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OLAP for Event Streaming with MotherDuck Connector

Sehyo Chang

Sehyo Chang

Contributor, InfinyOn

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We are excited to announce the release of the Motherduck/DuckDB connector for InfinyOn Cloud. This connector lets you to stream data from the InfinyOn cloud to MotherDuck in real time. MotherDuck is a cloud data analytics platform powered by DuckDB, an open-source OLAP engine. InfinyOn Cloud is the next generation of data streaming platform allowing anyone to connect, transform and dispatch data to anywhere. InfinyOn Cloud has built-in connectors that can connect to various data sources such as HTTP, MQTT, and SQL. Using a combination of InfinyOn and MotherDuck, you can build complete real-time data analytics solutions for use cases such as fraud detection, inventory management, and a real-time recommendation engine.

This blog post will show you how to use InfinyOn Cloud to stream data to MotherDuck. We will use the MQTT connector to stream data from Helsinki transit data and transform data suitable for MotherDuck. You can stream data from InfinyOn Cloud to MotherDuck without any additional steps.


This blog assumes that you have an InfinyOn Cloud account. You can sign-up for InfinyOn Cloud if you don’t have one. You must also install Fluvio CLI on your local machine. InfinyOn cloud allows you to run managed fluvio cluster on the cloud. You can use Fluvio CLI to interact with it or a built-in UI dashboard to monitor ongoing activities. At this time, please log in to InfinyOn Cloud and set up the default cluster.

Demo Scenario

In this example, we will consume live data from transit vehicles in Helsinki, Finland. The city publishes real-time metrics such as speed, acceleration, route, etc., and makes this data publicly available via MQTT at mqtt:// The data is in JSON format. For more information, please see Helsinki City’s MQTT documentation.

The demo pipeline consists of the following:

  • Use MQTT connector to stream data from Helsinki MQTT endpoint to Fluvio topic as JSON.
  • The DuckDB connector will trim and transform JSON data and insert SQL records to MotherDuck/DuckDB.
  • Use MotherDuck/DuckDB to perform SQL analysis on the data.

Creating a Fluvio topic to store MQTT data

We will use a fluvio topic to stream MQTT data from Helsinki City. The fluvio topic is an immutable store of events. Helsinki MQTT stream is a high-volume stream. So we will use a short retention time of 2 hours to ensure data fit into the default topic volume quota.

 $ fluvio topic create helsinki --retention-time 2h

Starting MQTT connector

Create the following configuration file conn-mqtt.yaml on your local directory, which specific the MQTT connector configuration:

apiVersion: 0.1.0
  version: 0.2.3
  name: helsinki-mqtt 
  type: mqtt-source
  topic: helsinki
  url: "mqtt://"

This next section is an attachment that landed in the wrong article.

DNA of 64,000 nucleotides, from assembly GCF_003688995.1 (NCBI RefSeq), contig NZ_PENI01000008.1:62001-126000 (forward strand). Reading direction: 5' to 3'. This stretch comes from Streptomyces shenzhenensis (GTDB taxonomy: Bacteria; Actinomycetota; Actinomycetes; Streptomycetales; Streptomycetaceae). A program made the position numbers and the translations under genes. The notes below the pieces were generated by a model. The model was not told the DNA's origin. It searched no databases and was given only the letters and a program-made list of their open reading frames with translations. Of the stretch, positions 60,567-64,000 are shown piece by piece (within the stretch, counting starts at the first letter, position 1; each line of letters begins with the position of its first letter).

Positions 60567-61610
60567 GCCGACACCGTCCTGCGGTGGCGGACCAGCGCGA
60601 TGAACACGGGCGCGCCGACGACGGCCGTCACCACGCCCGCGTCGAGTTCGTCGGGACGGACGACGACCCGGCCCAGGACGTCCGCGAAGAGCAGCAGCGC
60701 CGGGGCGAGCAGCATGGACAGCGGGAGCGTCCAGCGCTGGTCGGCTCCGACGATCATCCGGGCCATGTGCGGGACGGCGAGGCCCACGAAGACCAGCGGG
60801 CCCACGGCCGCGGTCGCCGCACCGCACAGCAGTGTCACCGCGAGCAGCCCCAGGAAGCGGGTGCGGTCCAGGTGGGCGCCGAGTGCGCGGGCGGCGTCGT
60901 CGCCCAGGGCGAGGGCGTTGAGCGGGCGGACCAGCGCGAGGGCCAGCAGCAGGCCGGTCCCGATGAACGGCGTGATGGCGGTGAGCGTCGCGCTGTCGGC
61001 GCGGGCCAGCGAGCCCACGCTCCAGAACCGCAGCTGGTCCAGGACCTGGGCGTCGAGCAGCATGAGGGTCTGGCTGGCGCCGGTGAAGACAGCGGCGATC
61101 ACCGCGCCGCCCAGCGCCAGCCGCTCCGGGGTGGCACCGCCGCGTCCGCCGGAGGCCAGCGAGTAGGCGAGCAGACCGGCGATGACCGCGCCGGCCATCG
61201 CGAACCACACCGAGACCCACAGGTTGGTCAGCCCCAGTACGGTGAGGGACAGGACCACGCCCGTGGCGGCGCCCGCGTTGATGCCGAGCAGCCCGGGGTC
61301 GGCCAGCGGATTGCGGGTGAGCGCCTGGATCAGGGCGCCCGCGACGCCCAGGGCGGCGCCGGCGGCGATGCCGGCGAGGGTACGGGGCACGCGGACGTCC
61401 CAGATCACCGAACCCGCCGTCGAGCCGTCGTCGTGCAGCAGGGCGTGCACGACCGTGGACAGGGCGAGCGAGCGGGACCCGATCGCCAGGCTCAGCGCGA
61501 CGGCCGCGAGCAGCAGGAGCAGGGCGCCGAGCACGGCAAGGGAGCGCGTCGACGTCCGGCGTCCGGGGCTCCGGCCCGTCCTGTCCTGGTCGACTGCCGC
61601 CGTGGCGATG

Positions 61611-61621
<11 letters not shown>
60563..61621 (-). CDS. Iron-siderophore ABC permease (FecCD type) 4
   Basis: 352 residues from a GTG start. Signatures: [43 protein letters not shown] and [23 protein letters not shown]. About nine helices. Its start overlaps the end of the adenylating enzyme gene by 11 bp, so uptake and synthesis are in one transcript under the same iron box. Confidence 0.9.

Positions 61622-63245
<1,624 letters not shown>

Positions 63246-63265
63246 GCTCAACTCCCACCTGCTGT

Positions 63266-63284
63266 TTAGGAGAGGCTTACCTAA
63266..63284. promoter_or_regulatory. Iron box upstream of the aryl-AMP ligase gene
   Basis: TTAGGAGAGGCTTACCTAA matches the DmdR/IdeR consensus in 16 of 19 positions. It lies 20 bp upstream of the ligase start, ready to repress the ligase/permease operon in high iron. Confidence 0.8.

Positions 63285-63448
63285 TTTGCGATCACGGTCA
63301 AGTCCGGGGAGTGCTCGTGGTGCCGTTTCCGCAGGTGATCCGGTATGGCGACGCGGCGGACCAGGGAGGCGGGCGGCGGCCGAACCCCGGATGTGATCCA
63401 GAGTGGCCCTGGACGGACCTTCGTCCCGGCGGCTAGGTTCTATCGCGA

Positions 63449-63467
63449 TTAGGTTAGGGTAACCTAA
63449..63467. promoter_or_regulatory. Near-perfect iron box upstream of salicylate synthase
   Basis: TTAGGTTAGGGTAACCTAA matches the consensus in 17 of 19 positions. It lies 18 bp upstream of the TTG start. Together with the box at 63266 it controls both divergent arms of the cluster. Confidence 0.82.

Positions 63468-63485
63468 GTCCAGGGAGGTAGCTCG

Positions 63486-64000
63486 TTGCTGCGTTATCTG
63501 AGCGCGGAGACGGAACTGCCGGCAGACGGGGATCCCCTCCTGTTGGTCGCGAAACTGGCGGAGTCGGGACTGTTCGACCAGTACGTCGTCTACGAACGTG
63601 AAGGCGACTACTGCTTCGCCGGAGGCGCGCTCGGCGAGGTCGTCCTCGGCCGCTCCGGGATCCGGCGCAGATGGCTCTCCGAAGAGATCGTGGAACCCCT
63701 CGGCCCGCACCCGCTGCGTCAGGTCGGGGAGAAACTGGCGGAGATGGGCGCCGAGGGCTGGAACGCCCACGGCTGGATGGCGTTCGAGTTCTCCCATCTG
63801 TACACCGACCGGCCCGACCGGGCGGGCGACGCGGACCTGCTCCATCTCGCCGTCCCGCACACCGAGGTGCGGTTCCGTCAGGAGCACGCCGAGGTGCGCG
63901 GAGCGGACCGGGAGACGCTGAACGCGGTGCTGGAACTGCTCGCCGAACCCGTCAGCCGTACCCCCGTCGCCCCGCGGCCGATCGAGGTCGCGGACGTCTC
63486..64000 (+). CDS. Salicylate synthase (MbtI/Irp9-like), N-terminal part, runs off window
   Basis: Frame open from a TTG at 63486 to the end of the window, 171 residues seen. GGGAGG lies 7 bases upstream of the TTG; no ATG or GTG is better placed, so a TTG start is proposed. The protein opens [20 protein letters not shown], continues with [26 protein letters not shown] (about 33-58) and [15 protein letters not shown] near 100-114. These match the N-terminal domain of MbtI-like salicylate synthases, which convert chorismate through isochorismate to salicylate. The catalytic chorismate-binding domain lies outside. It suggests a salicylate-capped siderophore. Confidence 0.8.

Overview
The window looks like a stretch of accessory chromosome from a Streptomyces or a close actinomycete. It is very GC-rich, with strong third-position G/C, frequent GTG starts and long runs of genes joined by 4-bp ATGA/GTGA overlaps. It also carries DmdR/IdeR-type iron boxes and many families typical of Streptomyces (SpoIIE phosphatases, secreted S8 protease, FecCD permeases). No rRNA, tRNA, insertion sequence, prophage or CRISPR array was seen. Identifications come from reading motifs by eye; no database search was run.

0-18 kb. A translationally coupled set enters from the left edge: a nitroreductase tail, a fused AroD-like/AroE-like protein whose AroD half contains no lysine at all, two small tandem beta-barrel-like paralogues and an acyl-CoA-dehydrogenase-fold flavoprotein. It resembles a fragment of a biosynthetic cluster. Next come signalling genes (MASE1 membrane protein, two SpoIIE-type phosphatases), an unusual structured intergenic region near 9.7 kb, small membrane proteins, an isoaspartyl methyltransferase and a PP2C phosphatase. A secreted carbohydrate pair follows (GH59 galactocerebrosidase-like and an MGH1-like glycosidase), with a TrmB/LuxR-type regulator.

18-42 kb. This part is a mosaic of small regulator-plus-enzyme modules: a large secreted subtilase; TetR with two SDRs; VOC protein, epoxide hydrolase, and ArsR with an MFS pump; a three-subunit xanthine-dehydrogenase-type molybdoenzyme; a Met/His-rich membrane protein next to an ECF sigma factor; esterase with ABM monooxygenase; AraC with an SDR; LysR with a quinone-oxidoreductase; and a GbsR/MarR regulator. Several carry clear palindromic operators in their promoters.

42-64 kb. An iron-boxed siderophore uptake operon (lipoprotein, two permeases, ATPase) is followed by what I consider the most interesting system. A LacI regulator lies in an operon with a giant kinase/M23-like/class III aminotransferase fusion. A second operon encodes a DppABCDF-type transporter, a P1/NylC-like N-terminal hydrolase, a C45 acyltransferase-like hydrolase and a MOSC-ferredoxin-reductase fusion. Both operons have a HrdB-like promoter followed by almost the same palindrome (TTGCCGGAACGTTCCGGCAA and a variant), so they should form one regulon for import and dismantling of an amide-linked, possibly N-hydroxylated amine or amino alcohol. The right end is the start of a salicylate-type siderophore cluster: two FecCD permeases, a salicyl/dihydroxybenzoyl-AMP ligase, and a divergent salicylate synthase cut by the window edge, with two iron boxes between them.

topic: "/hfp/v2/journey/ongoing/vp/+/+/+/#"
    secs: 30
    nanos: 0
  payload_output_type: json

Then use fluvio CLI to start the connector:

$ fluvio cloud connector create --config conn-mqtt.yaml 

This will start the MQTT connector and connect to the Helsinki MQTT broker. It will subscribe to the topic /hfp/v2/journey/ongoing/vp/+/+/+/# and publish the data to the Fluvio topic helsinki.

You can verify that the connector is running by running the following command to see the latest MQTT data stream into Fluvio topic helsinki. You can use the following command to see live data.

$ fluvio consume helsinki

Consuming records from 'helsinki'

If you are using InfinyOn Cloud, check out the Dashboard:

InfinyOn Cloud Traffic

The Dashboard should show that InfinyOn Cloud is processing lots of data.

Note that this connector does not perform any transformation or filtering. It simply streams the data from the MQTT broker to the Fluvio topic. We will use the MotherDuck connector to transform the data and insert it into MotherDuck/DuckDB.

Starting MotherDuck/DuckDB connector.

Make sure you have MotherDuck account and request an API Token. The API Token is needed by the MotherDuck connector to authenticate with MotherDuck.

Before we start the MotherDuck connector, we need to create a table in MotherDuck to receive data from InfinyOn Cloud. Use MotherDuck UI or DuckDB CLI. Please run this command to create a table:

create table speed( lat float, long float, vehicle integer, speed float, time timestamp );

Ensure you have successfully created the table by running the following command:

select count(*) from speed;

You can also use the same command to see the progress of the data being inserted into the table.

Create secrets to store token

MotherDuck connector needs to authenticate with MotherDuck. We can securely store the authentication token using InfinyOn cloud’s secret store. To create a secret, run the following command:

$ fluvio cloud secret set MD_TOKEN <token_value>